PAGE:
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The following is Pope Francis’ intervention at the meeting “Climate Change and New Evidence from Science, Engineering and Policy” organized by the Pontifical Academy for Sciences and held at the Casina Pio IV in the Vatican on 27th May 2019

Ladies and Gentlemen,

I extend a cordial welcome to each of you here: the President of the General Assembly of the United Nations and Ministers of Finance from various nations. I am grateful that you have come to the Vatican to discuss an issue of great importance for humanity and the whole of creation. We live at a time when profits and losses seem to be more highly valued than lives and deaths, and when a company’s net worth is given precedence over the infinite worth of our human family. You are here today to reflect on how to remedy this profound crisis caused by a confusion of our moral ledger with our financial ledger. You are here to help stop a crisis that is leading the world towards disaster.

Today’s global interdependence obliges us to think in terms of one world with a common plan (Laudato Si’, 164). In 2015, the nations of the world joined, by mutual consent, in supporting two important agreements: the United Nations’ Sustainable Development Goals and the Paris Climate Agreement COP21. As the financial leaders of your nations, you have the responsibility of working to achieve the goals that your governments have adopted, for the sake of humanity today and in the future. This is a basic commitment. We must achieve what we have agreed upon, for our survival and wellbeing depend on it.

The signs today are not good. Investments in fossil fuels continue to rise, even though scientists tell us that fossil fuels should remain underground. The International Energy Agency recently reported that investments in clean energy fell again for the second consecutive year, even though experts have consistently demonstrated the benefits to the human environment provided by clean energy from wind, sun, and water. We continue along old paths because we are trapped by our faulty accounting and by the corruption of vested interests. We still reckon as profit what threatens our very survival.

The effects of global inaction are startling. About two weeks ago, several scientific research centres recorded the concentration of carbon dioxide in the atmosphere – one of the key global causes of global warming linked to human activity – as having reached 415 parts per million, the highest level ever recorded. Around the world, we are seeing heat waves, droughts, forest fires, floods and other extreme meteorological events, rising sea levels, the emergence of diseases and further problems that are only a dire premonition of things much worse to come, unless we act and act urgently.

During your meeting today, you heard from leading climatologists and experts. Their message was clear and insistent. We need to act decisively to put an end to all emissions of greenhouse gases by mid-century at the very latest, and to do even more than that. Carbon dioxide concentrations have to decline significantly to ensure the safety of our common home. You also heard that this can be accomplished at low cost by employing clean energy and improving energy efficiency.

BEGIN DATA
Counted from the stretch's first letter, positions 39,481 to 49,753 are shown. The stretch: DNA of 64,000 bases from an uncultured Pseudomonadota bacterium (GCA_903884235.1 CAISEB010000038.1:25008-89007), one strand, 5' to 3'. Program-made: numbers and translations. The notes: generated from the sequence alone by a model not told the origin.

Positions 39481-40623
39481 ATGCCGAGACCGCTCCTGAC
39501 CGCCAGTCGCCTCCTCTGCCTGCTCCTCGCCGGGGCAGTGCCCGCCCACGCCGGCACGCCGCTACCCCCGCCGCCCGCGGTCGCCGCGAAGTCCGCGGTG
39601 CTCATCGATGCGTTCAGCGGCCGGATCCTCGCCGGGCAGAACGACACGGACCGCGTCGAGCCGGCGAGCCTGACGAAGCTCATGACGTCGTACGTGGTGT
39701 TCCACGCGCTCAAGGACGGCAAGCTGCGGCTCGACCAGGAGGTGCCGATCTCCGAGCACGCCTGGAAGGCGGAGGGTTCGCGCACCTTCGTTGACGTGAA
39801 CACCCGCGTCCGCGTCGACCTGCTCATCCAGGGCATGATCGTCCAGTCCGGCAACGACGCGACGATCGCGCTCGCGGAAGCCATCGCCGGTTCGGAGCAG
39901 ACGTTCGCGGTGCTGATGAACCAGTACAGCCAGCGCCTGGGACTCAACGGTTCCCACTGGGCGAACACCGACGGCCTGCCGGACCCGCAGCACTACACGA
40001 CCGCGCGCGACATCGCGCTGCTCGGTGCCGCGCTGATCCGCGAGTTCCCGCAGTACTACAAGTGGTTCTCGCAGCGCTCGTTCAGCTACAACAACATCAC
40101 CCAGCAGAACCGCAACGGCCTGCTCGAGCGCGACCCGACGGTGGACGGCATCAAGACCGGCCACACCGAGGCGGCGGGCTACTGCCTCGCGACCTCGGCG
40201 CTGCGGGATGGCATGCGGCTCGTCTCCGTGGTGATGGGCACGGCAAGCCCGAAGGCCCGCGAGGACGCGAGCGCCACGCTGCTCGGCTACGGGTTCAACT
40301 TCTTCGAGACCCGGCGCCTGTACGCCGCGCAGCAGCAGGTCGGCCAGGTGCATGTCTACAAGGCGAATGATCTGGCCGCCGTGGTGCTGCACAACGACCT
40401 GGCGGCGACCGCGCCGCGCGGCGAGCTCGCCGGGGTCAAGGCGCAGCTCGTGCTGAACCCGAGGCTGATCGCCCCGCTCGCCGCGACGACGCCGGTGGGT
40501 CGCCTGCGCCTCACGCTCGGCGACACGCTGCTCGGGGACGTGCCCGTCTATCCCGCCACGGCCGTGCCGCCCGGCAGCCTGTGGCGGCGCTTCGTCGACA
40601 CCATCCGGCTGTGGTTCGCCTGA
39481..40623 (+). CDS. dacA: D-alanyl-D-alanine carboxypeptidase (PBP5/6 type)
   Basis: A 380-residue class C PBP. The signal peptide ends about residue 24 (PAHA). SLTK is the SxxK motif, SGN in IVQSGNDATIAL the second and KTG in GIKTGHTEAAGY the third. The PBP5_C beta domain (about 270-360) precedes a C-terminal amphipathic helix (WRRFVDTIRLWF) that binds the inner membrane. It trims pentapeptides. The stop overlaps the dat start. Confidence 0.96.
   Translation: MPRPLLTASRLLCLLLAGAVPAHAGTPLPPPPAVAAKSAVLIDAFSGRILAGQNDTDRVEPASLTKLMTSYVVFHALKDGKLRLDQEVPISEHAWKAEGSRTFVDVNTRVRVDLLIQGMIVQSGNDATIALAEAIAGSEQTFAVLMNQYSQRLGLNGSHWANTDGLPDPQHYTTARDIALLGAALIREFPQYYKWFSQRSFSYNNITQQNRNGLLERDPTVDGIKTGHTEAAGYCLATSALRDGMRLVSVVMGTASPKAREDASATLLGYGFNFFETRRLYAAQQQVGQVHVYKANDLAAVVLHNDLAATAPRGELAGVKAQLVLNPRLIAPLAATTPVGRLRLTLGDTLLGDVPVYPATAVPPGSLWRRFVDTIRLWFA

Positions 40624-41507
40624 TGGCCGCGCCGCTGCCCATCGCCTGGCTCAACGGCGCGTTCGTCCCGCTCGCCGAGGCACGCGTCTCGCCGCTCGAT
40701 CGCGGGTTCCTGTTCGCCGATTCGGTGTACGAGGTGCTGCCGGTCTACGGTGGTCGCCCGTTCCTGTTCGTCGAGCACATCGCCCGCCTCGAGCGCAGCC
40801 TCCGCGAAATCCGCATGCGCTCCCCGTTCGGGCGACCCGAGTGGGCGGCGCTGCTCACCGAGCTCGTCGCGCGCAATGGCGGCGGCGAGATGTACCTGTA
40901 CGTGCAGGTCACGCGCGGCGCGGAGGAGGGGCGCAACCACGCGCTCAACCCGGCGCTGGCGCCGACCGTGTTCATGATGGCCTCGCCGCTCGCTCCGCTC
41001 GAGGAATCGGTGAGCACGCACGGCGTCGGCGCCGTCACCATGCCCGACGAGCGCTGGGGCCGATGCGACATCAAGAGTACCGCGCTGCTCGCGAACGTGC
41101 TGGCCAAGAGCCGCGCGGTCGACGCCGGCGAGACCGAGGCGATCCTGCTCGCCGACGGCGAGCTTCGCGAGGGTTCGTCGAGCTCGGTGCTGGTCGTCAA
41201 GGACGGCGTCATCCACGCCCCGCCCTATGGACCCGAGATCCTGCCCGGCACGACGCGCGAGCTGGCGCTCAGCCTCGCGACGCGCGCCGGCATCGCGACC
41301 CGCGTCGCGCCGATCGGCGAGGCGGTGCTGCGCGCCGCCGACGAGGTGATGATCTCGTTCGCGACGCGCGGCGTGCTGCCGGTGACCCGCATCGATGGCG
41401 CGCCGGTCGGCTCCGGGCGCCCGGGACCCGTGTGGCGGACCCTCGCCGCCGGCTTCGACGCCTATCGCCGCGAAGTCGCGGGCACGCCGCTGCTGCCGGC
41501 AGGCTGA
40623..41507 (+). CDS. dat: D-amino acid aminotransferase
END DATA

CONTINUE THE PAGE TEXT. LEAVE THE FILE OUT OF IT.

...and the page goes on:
Reason itself makes this clear and should serve as the basis for our common action. Let us therefore resolve to work together for these ends:

- to value what is important, not what is superfluous;

- to correct our national accounts and our business accounts, so as to stop engaging in activities that are destroying our planet;

- to put an end to global dependency on fossil fuels;

- to open a new chapter of clean and safe energy, that utilizes, for example, renewable resources such as wind, sun and water;

- above all, to act prudently and responsibly in our economies to actually meet human needs, promote human dignity, help the poor and be set free of the idolatry of money that creates so much suffering.

You are your nations’ financial leaders; you keep the books for your respective governments. Before all else, though, we must recognize the ledger of life itself, of human dignity and survival. For what shall it profit a man if he shall gain the whole world, but lose his soul? (cf. Mk 8:36). It is a matter of adding things up, the reckoning needed to save our world from indifference and from the idolatry of money. That is what Jesus meant when he told us that the poor in spirit are blessed, for theirs is the kingdom of heaven (cf. Mt 5:3).

It is my prayerful hope that, as stewards of the world’s finances, you will agree upon a common plan that accords with climate science, the latest in clean energy engineering, and above all the ethics of human dignity. I ask you to invite your fellow finance ministers around the world to join your efforts and plans. May your work with scientists, technicians and the peoples of your nations, especially the poorest, achieve the Sustainable Development Goals and the Paris Climate Agreement.

Once the common plan is agreed upon by your governments, I hope that we may meet again, to thank God for his mercy that enables us to correct our path before it is too late. Time is of the essence. We await your decisive action for the sake of all humanity.

With these thoughts, I once more express my gratitude and I invoke upon all of you an abundance of divine blessings. Thank You

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